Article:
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Artistic view of a Male Pteronarcys californica (Pteronarcyidae) (Giant Salmonfly) Stonefly Adult from the Gallatin River in Montana
Pteronarcys californica

The giant Salmonflies of the Western mountains are legendary for their proclivity to elicit consistent dry-fly action and ferocious strikes.

Case view of a Pycnopsyche guttifera (Limnephilidae) (Great Autumn Brown Sedge) Caddisfly Larva from the Yakima River in Washington
It's only barely visible in one of my pictures, but I confirmed under the microscope that this one has a prosternal horn and the antennae are mid-way between the eyes and front of the head capsule.

I'm calling this one Pycnopsyche, but it's a bit perplexing. It seems to key definitively to at least Couplet 8 of the Key to Genera of Limnephilidae Larvae. That narrows it down to three genera, and the case seems wrong for the other two. The case looks right for Pycnopsyche, and it fits one of the key characteristics: "Abdominal sternum II without chloride epithelium and abdominal segment IX with only single seta on each side of dorsal sclerite." However, the characteristic "metanotal sa1 sclerites not fused, although often contiguous" does not seem to fit well. Those sclerites sure look fused to me, although I can make out a thin groove in the touching halves in the anterior half under the microscope. Perhaps this is a regional variation.

The only species of Pycnopsyche documented in Washington state is Pycnopsyche guttifera, and the colors and markings around the head of this specimen seem to match very well a specimen of that species from Massachusetts on Bugguide. So I am placing it in that species for now.

Whatever species this is, I photographed another specimen of seemingly the same species from the same spot a couple months later.
27" brown trout, my largest ever. It was the sub-dominant fish in its pool. After this, I hooked the bigger one, but I couldn't land it.
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SUNY Environmental Science and Forestry, Syracuse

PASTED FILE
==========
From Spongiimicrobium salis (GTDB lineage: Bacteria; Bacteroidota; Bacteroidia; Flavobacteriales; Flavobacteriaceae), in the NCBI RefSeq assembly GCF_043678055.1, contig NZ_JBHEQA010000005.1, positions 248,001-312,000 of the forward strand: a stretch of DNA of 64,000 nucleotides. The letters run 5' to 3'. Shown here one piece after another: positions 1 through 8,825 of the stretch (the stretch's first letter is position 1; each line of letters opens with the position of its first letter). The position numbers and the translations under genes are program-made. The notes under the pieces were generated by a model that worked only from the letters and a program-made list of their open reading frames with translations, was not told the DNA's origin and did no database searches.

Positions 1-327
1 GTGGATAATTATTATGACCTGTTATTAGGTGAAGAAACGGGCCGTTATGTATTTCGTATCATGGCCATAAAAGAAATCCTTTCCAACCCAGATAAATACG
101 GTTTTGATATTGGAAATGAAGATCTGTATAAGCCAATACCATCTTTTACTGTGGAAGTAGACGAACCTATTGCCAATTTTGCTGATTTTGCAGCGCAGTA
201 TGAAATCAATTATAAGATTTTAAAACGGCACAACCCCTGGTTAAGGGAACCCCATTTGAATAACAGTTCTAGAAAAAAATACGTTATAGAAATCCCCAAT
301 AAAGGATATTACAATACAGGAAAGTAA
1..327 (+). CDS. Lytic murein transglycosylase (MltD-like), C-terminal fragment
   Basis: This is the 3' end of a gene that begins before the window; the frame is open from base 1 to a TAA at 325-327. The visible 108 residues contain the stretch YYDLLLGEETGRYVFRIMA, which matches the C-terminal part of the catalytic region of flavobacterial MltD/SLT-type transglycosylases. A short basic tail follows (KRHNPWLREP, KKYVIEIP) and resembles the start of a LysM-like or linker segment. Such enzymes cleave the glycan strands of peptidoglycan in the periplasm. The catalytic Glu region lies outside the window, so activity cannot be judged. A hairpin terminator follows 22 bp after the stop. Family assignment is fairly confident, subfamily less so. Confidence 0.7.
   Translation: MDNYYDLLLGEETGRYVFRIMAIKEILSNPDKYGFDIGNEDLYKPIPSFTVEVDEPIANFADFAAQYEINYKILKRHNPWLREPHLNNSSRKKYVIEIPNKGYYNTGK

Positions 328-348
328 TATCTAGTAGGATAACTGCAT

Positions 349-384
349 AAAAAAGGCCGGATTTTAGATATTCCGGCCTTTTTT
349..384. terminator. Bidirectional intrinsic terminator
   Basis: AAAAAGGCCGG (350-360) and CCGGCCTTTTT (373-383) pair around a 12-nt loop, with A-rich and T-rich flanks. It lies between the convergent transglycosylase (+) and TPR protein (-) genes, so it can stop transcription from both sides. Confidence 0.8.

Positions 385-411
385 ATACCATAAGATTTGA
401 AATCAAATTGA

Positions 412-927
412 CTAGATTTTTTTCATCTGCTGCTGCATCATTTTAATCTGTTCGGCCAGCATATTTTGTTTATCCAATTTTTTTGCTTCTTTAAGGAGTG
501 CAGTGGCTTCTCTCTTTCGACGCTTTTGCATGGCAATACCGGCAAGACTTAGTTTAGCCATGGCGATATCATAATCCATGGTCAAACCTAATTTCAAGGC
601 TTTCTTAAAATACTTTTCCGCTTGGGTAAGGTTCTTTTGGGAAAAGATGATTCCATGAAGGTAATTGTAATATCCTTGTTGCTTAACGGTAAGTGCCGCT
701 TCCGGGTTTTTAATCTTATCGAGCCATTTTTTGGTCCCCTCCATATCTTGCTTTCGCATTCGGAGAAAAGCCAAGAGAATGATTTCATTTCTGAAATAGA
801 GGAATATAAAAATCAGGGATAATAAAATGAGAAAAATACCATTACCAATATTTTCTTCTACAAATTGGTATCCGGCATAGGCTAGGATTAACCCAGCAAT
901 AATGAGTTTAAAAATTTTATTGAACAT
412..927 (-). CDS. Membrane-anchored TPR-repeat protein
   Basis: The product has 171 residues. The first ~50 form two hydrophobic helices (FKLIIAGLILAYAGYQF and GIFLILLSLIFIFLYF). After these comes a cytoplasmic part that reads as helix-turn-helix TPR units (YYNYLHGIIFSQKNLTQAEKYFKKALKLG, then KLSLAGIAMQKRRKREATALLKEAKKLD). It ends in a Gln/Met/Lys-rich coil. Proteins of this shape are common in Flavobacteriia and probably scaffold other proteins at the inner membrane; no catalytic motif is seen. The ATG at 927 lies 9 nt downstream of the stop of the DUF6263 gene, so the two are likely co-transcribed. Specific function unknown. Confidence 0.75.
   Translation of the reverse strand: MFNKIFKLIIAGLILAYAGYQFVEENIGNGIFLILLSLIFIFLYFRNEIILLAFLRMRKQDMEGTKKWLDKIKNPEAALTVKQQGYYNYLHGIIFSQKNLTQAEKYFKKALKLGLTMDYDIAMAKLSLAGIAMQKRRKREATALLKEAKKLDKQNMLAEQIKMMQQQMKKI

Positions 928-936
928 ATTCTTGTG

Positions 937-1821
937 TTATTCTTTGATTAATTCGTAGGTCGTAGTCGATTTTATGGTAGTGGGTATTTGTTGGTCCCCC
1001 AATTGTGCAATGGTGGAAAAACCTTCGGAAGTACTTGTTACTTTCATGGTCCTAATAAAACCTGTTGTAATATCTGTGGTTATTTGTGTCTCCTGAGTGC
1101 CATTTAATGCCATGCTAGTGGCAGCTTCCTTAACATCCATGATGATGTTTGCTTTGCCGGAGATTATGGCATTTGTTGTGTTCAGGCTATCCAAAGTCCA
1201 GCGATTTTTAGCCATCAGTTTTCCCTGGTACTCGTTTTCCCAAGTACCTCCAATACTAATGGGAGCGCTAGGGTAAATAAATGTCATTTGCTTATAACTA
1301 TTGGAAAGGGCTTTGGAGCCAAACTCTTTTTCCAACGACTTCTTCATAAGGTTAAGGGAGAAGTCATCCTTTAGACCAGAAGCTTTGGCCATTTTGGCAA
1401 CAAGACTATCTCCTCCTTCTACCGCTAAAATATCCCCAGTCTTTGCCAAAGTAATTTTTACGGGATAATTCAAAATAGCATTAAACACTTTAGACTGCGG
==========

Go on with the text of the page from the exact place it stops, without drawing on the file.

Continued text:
Posts: 71
Jjlyon01 on Aug 19, 2008August 19th, 2008, 2:45 pm EDT
My family and I took our trip to Pennsylvania these past few days and my father and I were fortunate enough to fish some of the streams in Elk County. We knew that it would probably be slow fishing since the water would be really warm but we had to try it. The first day here we found ourselves on the main stem of the Clarion River in the special regs area. We fished all day (9 hours) and I only managed a small brownie. The next day we traveled to a small stream and fished for about four hours and I was able to pull 2 nice rainbows (14 and 12) from a small pool on a large wooley bugger. We then drove up to the East Branch of the Clarion River just under the dam. In these tail waters we found a nice riffly area and a beautiful pool (not too mention 52 degree water that does not feel too good in leaky waders after being in Texas all summer). My dad caught a 6 inch brookie out of the riffle on his first cast as I found my way down to the pool below the riffle. I had a 2 fly rig with 2 hare's ears size 18s on 6x tippet and split shot to get it down. A few casts later I was hooked up with a nice sized fish who proceeded to jump and snap my tippet like it was a spiders web. Too bad the 6x tippet was the largest I had because he proceeded to do this 3 more times that night and 5 more the tonight. It would be hard to imagine the same fish playing this game with me that many times but if he is he now has a mouth full of piercings.
"I now walk into the wild"
Pleasant Gap, PA

Posts: 1197
Shawnny3 on Aug 20, 2008August 20th, 2008, 2:25 am EDT
Nice story, Jamie.

Jewelry-Quality Artistic Salmon Flies, by Shawn Davis
Wbranch's profile picture
York & Starlight PA

Posts: 2635
Wbranch on Aug 27, 2008August 27th, 2008, 6:38 pm EDT
Sounds kind of fishy to me.
Catskill fly fisher for fifty-five years.
SUNY Environmental Science and Forestry, Syracuse

Posts: 71
Jjlyon01 on Aug 28, 2008August 28th, 2008, 4:46 pm EDT
I think the tippet i was using was old. I ended up tossing it when I got home in frustration
"I now walk into the wild"
argyle ny near saratoga

Posts: 48
Flyfisher06 on Sep 1, 2008September 1st, 2008, 12:03 am EDT
Wbranch what part sounds fishy was it how easily the tippet snapped if that is what you dont believe the pool was only about 15 feet across and filled with very large boulders so every take the fish kept rubbing the tippet on the jagged rocks
IF I am not flyfishing or bird hunting I must be doing something bad like working !!
Wbranch's profile picture
York & Starlight PA

Posts: 2635
Wbranch on Sep 29, 2008September 29th, 2008, 8:58 pm EDT
"since the water would be really warm but we had to try it."

Why would any fly fisher fish if they knew thw water would really be warm?

Flyfisher06 - Why would someone continue to use "old" tippet and break off flies in a trout's mouth?
Catskill fly fisher for fifty-five years.

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